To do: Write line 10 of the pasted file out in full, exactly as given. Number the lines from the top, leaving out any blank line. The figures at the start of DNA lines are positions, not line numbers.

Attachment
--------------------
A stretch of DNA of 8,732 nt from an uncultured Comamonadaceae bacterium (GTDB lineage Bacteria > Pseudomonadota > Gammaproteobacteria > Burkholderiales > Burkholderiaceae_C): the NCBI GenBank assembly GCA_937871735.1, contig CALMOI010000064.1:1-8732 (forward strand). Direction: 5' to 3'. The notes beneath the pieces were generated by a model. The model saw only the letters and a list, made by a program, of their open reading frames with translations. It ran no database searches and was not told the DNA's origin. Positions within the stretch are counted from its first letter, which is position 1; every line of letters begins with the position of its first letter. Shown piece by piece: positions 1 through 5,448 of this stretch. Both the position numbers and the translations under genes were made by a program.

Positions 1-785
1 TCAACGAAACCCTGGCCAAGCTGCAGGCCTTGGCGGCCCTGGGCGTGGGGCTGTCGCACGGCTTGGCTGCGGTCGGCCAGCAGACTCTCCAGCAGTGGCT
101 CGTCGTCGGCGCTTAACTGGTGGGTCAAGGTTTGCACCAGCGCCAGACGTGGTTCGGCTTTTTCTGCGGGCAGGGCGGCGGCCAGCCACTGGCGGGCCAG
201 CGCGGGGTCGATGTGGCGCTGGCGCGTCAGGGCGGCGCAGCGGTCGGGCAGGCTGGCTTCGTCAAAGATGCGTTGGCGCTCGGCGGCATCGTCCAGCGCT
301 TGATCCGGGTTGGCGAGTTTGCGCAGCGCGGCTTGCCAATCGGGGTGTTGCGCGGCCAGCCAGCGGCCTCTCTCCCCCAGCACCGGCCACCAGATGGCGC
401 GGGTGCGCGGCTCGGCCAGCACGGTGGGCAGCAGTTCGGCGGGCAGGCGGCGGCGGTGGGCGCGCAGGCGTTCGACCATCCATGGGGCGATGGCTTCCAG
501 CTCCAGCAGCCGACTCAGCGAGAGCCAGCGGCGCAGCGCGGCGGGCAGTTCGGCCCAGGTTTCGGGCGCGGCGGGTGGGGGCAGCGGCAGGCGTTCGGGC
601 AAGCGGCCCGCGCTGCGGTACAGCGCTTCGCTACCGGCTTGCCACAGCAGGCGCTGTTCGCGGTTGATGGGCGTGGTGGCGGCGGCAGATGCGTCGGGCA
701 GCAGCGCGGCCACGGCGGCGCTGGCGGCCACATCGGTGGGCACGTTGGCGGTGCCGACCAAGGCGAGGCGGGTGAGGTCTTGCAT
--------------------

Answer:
701 GCAGCGCGGCCACGGCGGCGCTGGCGGCCACATCGGTGGGCACGTTGGCGGTGCCGACCAAGGCGAGGCGGGTGAGGTCTTGCAT